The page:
USPS to simplify international shipping options

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The U.S. Postal Service proposed simplifying its international shipping options to try to make it easier for customers to use the products.

The proposed changes, published Dec. 20 in the Federal Register, would better align USPS international products with the agency's well-known domestic products: Express Mail, Priority Mail and First Class Mail. The postal service would merge eight current options into four alternatives by combining products with overlapping service standards and prices.

"We wanted to demystify the international shipping experience," said Jim Cochrane, USPS manager of package services. "We had a lot of choices in the international arena as well as some overlaps and redundancies in our products, so we decided that if we follow our domestic strategies ... our international products would be better for our customers and an easier-to-understand experience."
The Federal Register notice gives mailers 30 days to comment on the proposed changes.

The notice also said the USPS would rename the international products to mirror comparable domestic product names. For example, the USPS has an international product called Global Express Guaranteed for documents and Global Express Guaranteed for non-documents. These products would be combined into one product, Global Express Guaranteed. An international product called Global Express Mail would be changed to Express Mail International. And Global Priority Mail, Airmail Parcel Post and Economy Parcel Post would be renamed Priority Mail International.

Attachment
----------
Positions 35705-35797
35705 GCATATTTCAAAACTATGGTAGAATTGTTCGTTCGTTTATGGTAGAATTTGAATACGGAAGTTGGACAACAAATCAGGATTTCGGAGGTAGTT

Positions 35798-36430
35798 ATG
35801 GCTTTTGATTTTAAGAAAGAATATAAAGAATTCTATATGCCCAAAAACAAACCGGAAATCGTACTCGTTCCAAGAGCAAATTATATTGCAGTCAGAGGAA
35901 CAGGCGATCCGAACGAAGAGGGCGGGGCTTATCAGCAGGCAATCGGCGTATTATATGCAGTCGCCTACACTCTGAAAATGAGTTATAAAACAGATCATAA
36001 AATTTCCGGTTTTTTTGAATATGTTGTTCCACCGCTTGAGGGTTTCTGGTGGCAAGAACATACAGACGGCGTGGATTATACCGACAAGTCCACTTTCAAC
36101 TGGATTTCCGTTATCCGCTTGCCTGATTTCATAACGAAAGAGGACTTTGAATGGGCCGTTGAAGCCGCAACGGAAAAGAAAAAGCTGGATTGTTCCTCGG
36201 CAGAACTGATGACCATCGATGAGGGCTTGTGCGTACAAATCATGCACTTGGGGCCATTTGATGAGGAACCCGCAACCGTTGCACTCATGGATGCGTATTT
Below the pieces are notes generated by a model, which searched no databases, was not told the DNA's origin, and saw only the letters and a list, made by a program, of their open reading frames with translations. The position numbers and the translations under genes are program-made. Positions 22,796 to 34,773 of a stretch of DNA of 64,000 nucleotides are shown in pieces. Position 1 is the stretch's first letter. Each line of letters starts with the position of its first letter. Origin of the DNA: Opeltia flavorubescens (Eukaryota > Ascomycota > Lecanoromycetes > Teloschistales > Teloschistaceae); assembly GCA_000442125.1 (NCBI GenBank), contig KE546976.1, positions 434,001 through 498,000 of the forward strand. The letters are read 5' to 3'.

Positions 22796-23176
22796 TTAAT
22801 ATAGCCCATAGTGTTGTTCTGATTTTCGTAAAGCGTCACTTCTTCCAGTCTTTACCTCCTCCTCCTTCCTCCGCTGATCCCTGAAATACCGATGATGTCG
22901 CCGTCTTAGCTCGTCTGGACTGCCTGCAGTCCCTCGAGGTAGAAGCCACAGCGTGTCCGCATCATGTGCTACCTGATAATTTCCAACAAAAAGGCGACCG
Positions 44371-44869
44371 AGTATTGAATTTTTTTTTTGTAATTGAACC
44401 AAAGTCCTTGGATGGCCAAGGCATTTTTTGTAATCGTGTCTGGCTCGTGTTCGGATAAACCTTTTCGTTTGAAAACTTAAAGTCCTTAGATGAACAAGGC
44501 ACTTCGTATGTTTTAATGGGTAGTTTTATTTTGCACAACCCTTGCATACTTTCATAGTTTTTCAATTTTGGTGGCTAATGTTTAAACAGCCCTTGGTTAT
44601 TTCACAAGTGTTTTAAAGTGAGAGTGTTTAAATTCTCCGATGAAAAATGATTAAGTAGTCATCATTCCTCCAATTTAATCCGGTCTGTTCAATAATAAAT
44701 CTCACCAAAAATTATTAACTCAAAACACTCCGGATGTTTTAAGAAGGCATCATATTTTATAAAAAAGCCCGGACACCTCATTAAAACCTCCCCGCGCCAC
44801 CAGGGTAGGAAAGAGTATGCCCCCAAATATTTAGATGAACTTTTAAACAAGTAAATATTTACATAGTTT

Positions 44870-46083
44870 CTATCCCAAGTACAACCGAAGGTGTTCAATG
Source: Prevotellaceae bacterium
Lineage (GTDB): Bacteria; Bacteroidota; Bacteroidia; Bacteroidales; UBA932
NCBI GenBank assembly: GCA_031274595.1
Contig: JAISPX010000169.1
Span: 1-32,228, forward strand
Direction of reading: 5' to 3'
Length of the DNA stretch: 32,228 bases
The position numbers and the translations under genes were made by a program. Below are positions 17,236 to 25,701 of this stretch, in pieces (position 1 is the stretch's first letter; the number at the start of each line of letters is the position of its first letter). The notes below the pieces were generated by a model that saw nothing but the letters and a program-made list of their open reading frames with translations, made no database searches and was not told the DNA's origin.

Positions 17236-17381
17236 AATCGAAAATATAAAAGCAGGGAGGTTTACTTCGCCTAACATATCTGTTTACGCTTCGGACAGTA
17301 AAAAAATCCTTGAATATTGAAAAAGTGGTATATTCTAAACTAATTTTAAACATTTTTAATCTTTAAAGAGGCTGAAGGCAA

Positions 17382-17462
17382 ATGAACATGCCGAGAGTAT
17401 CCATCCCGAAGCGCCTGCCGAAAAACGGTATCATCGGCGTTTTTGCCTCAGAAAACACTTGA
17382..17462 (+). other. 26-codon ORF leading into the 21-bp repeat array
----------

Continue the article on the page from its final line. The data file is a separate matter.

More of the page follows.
Enhancements to the postal service's international products would include increasing customer convenience through the use of domestic packaging supplies, offering the popular flat-rate envelope option in Express Mail International and adding the flat-rate box option to Priority Mail International. The USPS also would offer more specific delivery time and tracking information to major destinations.

The USPS also proposes to raise international product prices an average of 13 percent, necessitated by cost increases that occurred during a price freeze from January 2001 through January 2006. This freeze was followed by a 5.9 percent increase on Jan. 7.

"Our costs have been increasing, and alternative carriers have been making yearly increases to their prices [since 2001]," the notice said. "This has resulted in international prices lagging behind both the Consumer Price Index and the prices offered by alternative carriers on comparable products. Even with the proposed changes, our comparable services will still be priced lower than those of other international carriers."

The international price changes would become effective when the USPS changes its domestic prices, likely in May 2007.

The filing also mentioned that customers who buy postage using Click-N-Ship at www.usps.com or through an authorized online provider would receive discounts of 10 percent on Global Express Guaranteed shipments, 8 percent on Express Mail International shipments and 5 percent on Priority Mail International shipments. While the USPS offers online discounts on some international products now, it is being expanded in this proposal.

"In general, highlights of the filing included simplifying the products, offering international shippers more convenience and the online discounts," Mr. Cochrane said.

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